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Common Tensions in Self-Isolating Families (and How to Address Them)
It’s hard to overstate how much the COVID-19 pandemic has impacted everyday life for Americans. Whether your family has had to adjust to one or more parents working from home, a modified school routine, limited time with friends and family, or any number of other changes, it’s safe to say that this has been a challenging year. And even though the economy has been opening back up in many states, chances are your options for activities outside of your home are still few and far between.
Thus, you are probably spending more time at home with your loved ones. And no matter how much you love each other, this can easily lead to increased tension and stress among one another. So, if things are more tense than usual, know that this is common. However, it’s also essential that you address any issues that could be causing the tension so that you can make your home the happy, healthy place it should be. Below are a few common sources of tension in self-isolating households and ways that you can overcome them:
One of the most common causes of tension and stress for individuals of all ages is the lack of physical activity and a poor diet. Find an exercise routine that you enjoy. This might mean a different activity for each person in your family, but if possible, try to find one that you can do together as well. True Identity Project is a great resource for restorative yoga practices and training, which can be a fun way to get healthy individually or as a family.
Also, try to limit fattening processed foods, instead opting for healthier alternatives. There are tons of resources online for finding quick, healthy recipes and snack ideas.
Lack of Self-Love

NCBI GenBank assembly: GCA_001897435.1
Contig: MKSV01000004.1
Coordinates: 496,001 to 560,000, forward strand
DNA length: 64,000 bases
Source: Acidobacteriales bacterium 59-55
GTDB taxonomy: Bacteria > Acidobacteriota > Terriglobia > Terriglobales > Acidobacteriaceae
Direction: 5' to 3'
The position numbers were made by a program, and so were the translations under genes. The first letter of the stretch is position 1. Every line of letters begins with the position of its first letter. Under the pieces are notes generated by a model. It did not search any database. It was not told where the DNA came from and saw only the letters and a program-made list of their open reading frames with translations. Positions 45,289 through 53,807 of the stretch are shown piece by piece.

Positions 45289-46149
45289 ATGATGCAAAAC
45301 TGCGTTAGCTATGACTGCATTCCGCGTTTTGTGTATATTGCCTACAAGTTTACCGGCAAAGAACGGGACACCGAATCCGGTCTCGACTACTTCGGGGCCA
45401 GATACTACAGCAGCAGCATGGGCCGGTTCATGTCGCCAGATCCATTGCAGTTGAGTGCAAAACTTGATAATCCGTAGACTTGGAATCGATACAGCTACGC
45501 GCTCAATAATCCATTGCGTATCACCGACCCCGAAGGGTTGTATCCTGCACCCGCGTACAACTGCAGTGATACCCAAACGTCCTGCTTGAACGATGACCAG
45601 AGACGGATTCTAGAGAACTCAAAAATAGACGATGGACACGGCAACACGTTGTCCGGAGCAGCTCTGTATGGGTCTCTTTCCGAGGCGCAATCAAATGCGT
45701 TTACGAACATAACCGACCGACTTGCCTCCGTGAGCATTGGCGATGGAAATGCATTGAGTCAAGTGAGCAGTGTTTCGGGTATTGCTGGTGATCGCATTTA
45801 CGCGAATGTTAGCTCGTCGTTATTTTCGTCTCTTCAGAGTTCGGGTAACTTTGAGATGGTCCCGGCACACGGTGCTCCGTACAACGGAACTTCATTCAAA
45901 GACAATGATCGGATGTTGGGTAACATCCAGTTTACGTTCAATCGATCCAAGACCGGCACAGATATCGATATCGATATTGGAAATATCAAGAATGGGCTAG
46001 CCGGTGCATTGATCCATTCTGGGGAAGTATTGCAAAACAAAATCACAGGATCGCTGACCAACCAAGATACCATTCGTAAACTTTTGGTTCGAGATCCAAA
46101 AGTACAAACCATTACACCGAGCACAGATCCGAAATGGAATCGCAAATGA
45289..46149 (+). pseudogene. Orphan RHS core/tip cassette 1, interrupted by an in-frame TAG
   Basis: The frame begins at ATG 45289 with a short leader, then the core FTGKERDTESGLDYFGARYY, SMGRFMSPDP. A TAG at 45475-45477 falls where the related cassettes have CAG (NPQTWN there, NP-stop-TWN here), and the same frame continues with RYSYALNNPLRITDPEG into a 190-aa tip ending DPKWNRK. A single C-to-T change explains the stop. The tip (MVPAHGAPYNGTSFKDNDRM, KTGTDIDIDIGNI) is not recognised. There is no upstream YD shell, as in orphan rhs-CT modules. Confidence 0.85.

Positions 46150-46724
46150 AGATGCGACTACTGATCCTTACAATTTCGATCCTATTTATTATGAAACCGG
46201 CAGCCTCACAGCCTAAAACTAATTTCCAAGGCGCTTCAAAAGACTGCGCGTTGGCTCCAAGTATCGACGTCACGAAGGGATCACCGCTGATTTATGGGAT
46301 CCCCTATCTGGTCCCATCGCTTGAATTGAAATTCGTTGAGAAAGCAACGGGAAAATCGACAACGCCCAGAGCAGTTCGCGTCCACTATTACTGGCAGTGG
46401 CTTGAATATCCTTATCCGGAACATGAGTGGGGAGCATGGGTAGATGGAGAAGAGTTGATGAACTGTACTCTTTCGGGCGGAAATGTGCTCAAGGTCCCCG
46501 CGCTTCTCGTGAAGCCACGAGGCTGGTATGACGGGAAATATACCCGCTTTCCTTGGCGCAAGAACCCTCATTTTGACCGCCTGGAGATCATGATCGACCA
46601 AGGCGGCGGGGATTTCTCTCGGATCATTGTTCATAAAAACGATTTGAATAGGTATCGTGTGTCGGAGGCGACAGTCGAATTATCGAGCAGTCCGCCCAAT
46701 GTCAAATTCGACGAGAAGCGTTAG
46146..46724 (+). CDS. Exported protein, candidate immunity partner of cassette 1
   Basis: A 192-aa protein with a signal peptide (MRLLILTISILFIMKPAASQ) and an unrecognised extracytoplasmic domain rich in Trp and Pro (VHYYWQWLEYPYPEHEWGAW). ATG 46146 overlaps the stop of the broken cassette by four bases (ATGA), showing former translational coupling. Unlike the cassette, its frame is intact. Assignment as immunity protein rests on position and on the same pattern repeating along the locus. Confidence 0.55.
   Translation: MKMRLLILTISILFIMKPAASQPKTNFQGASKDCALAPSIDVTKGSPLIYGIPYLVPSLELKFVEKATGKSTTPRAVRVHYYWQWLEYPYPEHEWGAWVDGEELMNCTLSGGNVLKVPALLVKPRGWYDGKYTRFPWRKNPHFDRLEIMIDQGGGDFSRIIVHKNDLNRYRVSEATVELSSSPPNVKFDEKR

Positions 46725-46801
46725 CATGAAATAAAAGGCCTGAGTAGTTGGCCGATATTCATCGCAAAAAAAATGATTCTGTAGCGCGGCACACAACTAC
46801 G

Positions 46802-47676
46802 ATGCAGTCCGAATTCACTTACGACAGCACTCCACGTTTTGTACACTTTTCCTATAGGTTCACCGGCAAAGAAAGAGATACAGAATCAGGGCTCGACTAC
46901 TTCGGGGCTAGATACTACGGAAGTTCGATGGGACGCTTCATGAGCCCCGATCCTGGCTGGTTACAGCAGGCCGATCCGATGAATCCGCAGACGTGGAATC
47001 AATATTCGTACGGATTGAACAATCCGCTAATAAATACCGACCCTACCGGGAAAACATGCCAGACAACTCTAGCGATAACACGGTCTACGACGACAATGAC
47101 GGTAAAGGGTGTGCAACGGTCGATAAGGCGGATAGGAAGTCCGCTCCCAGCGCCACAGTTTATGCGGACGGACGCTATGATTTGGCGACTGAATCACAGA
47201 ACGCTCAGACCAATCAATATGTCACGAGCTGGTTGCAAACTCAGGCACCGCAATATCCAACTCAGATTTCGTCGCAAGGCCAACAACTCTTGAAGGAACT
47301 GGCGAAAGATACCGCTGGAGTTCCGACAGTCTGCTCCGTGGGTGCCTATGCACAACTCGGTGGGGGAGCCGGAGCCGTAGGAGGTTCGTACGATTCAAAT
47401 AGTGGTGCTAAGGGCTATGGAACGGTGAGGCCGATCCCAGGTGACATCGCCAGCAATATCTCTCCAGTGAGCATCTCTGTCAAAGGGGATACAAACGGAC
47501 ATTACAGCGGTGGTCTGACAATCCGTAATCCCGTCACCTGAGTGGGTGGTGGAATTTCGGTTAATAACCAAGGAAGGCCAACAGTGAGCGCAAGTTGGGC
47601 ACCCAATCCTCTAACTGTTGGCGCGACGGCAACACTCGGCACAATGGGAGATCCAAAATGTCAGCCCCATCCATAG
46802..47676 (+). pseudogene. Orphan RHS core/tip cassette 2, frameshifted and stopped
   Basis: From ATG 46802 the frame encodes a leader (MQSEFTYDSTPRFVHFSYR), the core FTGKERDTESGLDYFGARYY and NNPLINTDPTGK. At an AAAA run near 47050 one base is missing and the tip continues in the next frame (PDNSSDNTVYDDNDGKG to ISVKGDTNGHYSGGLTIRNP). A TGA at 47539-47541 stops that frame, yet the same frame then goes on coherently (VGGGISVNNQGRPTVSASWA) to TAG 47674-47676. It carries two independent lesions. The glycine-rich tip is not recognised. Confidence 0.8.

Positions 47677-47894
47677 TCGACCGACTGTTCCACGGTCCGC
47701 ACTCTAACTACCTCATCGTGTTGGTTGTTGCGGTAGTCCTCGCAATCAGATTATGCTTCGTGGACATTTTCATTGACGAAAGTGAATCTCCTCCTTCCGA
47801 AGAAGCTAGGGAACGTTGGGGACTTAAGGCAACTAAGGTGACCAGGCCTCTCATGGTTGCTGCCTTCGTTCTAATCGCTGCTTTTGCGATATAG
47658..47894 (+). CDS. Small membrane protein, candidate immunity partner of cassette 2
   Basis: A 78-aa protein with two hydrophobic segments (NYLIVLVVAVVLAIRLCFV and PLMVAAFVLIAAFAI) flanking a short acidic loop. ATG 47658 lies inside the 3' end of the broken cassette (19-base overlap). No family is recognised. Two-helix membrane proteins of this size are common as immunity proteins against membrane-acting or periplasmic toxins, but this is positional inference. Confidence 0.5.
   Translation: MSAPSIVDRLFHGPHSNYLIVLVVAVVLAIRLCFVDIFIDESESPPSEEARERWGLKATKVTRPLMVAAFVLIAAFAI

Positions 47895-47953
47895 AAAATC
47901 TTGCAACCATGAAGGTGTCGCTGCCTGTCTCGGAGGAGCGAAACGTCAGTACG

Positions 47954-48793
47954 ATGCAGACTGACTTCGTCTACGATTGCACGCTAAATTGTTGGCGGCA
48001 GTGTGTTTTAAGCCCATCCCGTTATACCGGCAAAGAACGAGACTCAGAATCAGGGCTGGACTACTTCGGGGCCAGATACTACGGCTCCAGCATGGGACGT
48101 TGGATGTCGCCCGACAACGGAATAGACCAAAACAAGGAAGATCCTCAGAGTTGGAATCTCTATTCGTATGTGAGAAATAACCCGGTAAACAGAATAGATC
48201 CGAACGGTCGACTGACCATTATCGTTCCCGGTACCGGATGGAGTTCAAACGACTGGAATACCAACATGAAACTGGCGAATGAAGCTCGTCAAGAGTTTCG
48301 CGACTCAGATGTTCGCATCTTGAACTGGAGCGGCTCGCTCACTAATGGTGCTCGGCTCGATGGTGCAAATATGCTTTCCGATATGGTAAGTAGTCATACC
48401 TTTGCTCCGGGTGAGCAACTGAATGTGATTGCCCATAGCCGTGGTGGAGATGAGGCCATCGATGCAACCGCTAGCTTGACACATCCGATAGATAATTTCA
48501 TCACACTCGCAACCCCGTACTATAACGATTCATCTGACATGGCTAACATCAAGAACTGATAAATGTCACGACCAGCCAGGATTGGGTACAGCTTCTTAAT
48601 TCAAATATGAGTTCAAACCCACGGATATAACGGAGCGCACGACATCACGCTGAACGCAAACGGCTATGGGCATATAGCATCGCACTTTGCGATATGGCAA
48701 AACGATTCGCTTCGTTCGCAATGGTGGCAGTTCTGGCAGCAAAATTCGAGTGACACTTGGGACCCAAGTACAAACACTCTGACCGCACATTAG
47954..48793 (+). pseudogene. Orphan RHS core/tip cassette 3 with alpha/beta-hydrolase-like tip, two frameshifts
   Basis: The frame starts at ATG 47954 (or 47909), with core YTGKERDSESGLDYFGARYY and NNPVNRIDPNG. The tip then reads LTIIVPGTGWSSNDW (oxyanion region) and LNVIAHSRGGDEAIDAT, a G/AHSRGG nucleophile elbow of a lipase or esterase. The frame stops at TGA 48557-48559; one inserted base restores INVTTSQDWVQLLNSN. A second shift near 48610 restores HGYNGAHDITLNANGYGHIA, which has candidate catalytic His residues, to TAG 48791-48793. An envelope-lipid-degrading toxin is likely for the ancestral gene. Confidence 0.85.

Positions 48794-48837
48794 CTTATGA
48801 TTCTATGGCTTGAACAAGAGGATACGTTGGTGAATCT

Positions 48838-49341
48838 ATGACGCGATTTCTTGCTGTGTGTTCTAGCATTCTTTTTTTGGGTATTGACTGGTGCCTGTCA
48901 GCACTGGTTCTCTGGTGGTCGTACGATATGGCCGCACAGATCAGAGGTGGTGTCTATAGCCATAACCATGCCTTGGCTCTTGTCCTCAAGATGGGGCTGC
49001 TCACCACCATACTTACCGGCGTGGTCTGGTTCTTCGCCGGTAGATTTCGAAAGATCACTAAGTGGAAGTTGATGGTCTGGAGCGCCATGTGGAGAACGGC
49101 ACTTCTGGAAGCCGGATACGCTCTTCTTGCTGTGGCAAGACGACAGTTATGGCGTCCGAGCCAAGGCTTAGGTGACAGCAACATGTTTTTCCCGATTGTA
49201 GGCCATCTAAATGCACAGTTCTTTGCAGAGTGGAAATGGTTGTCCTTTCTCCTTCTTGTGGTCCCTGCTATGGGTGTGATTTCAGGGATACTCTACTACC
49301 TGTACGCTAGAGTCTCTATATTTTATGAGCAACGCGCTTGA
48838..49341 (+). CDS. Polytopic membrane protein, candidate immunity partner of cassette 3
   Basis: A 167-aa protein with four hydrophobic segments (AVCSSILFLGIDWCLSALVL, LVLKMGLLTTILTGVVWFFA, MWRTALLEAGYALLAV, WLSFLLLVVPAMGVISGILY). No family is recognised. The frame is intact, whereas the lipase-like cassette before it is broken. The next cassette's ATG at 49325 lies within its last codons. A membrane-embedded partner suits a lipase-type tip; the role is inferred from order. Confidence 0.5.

Self-love is a critical part of any healthy life. You might be thinking that your focus should be to show the other members of your household extra love in order to relieve tension and stress. That’s true. However, by showing yourself some love by taking care of your mental, physical, and emotional health, you will have more to give others. Along with getting exercise and eating well, make sure you are getting plenty of sleep each night, and find relaxing activities to do on a regular basis.
Your living environment can also play a major role in the general stress levels of your household. If you notice that your family is criticizing one another, arguing, or complaining more than normal, check your surroundings. Is it dirty or messy? Brighten up the atmosphere in your home by cleaning, decluttering, and ensuring that you have good indoor air quality.
Too Much Time Inside
Another thing to consider is that being cooped up indoors can cause tension, stress, anxiety, depression, and other mental health issues. Find some outdoor activities to do together as a family. It could be as simple as playing cornhole in the backyard. Or you could plan a weekend trip to the beach, go for a day hike, or do any other number of things that give you the opportunity to spend quality time together amid nature.
You may not be able to do as many activities with friends and family members outside of your household, but you can still stay connected. Use technology like video chat and social media to keep in touch with those whom you can’t see in person as much as you would like to. This can go a long way and help your self-isolation feel a little less isolating.
Social distancing and other pandemic-related restrictions are in place to slow the spread of the virus and protect our communities. Nonetheless, self-isolating can quickly breed tension and stress. Encourage one another to adopt healthy habits, practice self-care, and contribute toward a cleaner, more positive environment at home. Finally, spend more time outdoors, and take advantage of technology to stay connected to loved ones outside of your home.
Turn to True Identity Project for more information and inspiration like this for your daily journey!